October 26, 2013

The Gravedigger's Soap. And a Short Film.

In honor of Halloween, I made a batch of soap and an accompanying film that will (hopefully) creep you out.

Scary, huh? Makes you afraid to go into the shower, right? Worse than Psycho.

A bit about the soap: I started out with the skull and bone. I used a Wilton candy mold which clearly stated that it should not be used for soap. I ignored it since a) I was using melt and pour and b) I'd already bought the mold, was home and ready to start this project before I saw the warning. Nothing bad happened, although I wouldn't use the candy mold for cold process soap.

The 'grave' is over 60% olive oil pomace. I was hoping it would make a more translucent bar. To be honest, I was actually trying to replicate this fab soap from Batty's Bath. I really love how you can see the skeleton inside.  It's truly beautiful soap.
Buy this soap!

I think my batch ended up opaque because of the cocoa powder I used to get a freshly-dug-soil brown.

I might have been OK without it since I used patchouli and vanilla (and some black pepper) for fragrance and they have the tendency to turn soap brown. The scent, by the way, is absolutely perfect. I will definitely use this blend again. It's haunting and mysterious and sexy in an undead sort of way.

The 'dirt' on the top is smoked sea salt and ground walnut shells that I had kicking around in the soap cupboard. And there's lemon verbena 'grass' in there somewhere—but you can't really see it.

It's still fun soap. And maybe the fact that you can't see the skull and bone makes it a little creepier. It's more of a surprise.

I'll try blatantly ripping off Batty's Bath again next Halloween. They say good artists borrow and great artists steal. Maybe by next year, I'll become a great artist.

Have a happy Halloween, dear readers. And be sure to lock the bathroom door before getting in the tub.

If you like this blog, check out my new one:
The Haley Maxwell Soap Making Mysteries

October 20, 2013

Lavender Sonata

Sometimes I have trouble coming up with titles. My Yet Untitled Cozy Mystery is a good example of that. And I have a bunch of brilliant short stories that I can't submit for publication until I know what to call them. Artists and poets have the luxury of just using "Untitled in Red" or "Untitled #23." Novelists and short story writers can't get away with that.

And sometimes, I have trouble for coming up with names for my soap. Like this one. I couldn't just call it "Lavender." It begged for something more. But what? " Lavender Dreams" has been done to death. "Lavender Twilight" has vampire connotations. " Lavender Fields"? Eh. "Manhattan Lavender"? Yawn.

And I didn't want to do something snarky or overly clever.

And then yesterday, while going by Lincoln Center on the tour bus, it hit me: "Lavender Sonata." The swirls have kind of a musical look to them and the fragrance is a lovely melody of lavender, ho wood, orange and tea tree. And the oils I used make a harmoniously cleansing and conditioning. Yada, yada.

So presenting  "Lavender Sonata." Appearing in your shower for a limited engagement.

Now, if I can just come up with a title for My Yet Untitled Cozy Mystery.

Lavender Sonata Ingredients:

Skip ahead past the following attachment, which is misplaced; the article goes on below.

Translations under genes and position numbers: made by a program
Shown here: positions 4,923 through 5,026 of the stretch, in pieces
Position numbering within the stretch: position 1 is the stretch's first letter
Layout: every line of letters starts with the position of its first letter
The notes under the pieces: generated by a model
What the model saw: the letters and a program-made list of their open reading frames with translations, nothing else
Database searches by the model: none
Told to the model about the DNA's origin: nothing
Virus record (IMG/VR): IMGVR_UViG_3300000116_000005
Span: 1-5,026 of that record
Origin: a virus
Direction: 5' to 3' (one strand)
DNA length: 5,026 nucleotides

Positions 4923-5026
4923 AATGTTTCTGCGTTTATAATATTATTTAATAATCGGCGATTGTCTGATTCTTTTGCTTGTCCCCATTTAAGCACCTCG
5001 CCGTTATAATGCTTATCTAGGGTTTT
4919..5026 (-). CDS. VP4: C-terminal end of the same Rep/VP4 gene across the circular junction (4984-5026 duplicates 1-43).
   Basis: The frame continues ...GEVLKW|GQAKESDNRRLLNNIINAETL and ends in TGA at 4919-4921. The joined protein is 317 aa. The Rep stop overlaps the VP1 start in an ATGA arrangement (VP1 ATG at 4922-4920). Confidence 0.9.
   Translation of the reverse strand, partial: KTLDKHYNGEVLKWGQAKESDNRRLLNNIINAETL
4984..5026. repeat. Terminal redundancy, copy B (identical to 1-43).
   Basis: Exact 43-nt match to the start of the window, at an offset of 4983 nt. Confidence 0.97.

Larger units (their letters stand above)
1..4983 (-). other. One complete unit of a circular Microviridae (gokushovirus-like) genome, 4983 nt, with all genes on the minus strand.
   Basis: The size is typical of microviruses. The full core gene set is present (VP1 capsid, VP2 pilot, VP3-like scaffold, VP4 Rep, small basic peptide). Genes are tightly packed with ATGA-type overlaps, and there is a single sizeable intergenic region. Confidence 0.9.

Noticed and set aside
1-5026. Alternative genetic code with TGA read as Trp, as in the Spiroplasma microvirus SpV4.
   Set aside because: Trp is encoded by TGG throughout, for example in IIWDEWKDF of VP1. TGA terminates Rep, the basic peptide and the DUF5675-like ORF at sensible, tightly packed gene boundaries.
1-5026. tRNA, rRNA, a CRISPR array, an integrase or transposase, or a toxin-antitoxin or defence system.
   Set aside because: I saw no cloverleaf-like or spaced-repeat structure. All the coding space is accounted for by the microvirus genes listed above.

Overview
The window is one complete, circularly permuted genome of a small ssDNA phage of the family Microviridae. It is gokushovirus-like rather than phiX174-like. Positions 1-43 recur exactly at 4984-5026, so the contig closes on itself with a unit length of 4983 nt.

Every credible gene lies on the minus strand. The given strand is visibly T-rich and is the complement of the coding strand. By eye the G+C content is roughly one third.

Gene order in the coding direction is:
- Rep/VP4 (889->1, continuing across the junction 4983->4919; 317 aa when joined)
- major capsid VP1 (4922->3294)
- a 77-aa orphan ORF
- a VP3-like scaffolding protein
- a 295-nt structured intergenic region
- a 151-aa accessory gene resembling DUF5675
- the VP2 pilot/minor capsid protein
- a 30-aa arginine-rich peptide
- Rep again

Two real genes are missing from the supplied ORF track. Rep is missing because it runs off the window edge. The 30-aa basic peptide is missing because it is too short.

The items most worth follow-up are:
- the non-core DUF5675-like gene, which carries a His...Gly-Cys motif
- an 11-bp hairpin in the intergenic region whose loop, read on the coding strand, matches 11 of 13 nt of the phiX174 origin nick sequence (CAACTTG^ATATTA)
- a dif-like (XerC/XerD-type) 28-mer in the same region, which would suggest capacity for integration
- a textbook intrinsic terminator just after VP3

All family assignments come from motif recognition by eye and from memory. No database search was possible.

Olive oil infused w/lavender/alkanet, coconut oil, palm kernel oil, cocoa butter and castor oil.
French green clay.
NYC tap water.
Lavender, ho wood, orange and tea tree essential oils.

If you like this blog, check out my new one: The Haley Maxwell Soap Making Mysteries

October 6, 2013

Shaken and Stirred: Packaged

I wanted to show off the packaging for Shaken and Stirred. Well, not the actual packaging which is just a cello bag cut in half and some incredibly expensive yarn given to me by my friend, Poppy to try my hand at felting soap (a dismal failure). It's the label that I'm so pleased with.

I love art deco fonts. I love art deco anything. Who doesn't? 

October 3, 2013

Basil, Lime and Coconut Milk

Originally, I was going to name this soap '9th Avenue' because it has all the ingredients for Thai food (coconut milk and oil, basil, lemongrass, lime, ginger) and there are a ton of Thai restaurants on 9th in Hell's Kitchen—too many really—on some blocks there're four of them. But in light of this soap's appearance, I've nixed the snarkiness and am being straightforward.

It's a rebatch of soap I'd made using some of that beeswax I'd rendered last year. I made balls with some of the overly rustic honey/beeswax soap then rolled them in powdered lime basil before embedding them. The effect just didn't work. Hideous, actually. The embeds had a regulated look to them—although the embeds I made with the same soap looked great in Plan Bee. Go figure.

So everything got shredded and melted down in some coconut milk. It's still not a pretty soap, but the coconut milk makes for a creamy lather. And it smells great. And makes your skin feel fab.

To make up for the soap's humble appearance, I package it using fabric samples that a decorating store on the Upper Eastside was tossing out. My mother was a decorator when I was growing up and she had tons of swatch books that would get tossed when the fabric was discontinued. She gave a lot of them to a neighbor who pieced the swatches into quilts and cushions. My Barbie doll house also had its fair share of brocade draperies.

The look is a little clunky (so were my Barbie's drapes), but no glue or sewing was involved and it's kind of sustainable.

If you like this blog, check out my new one: The Haley Maxwell Soap Making Mysteries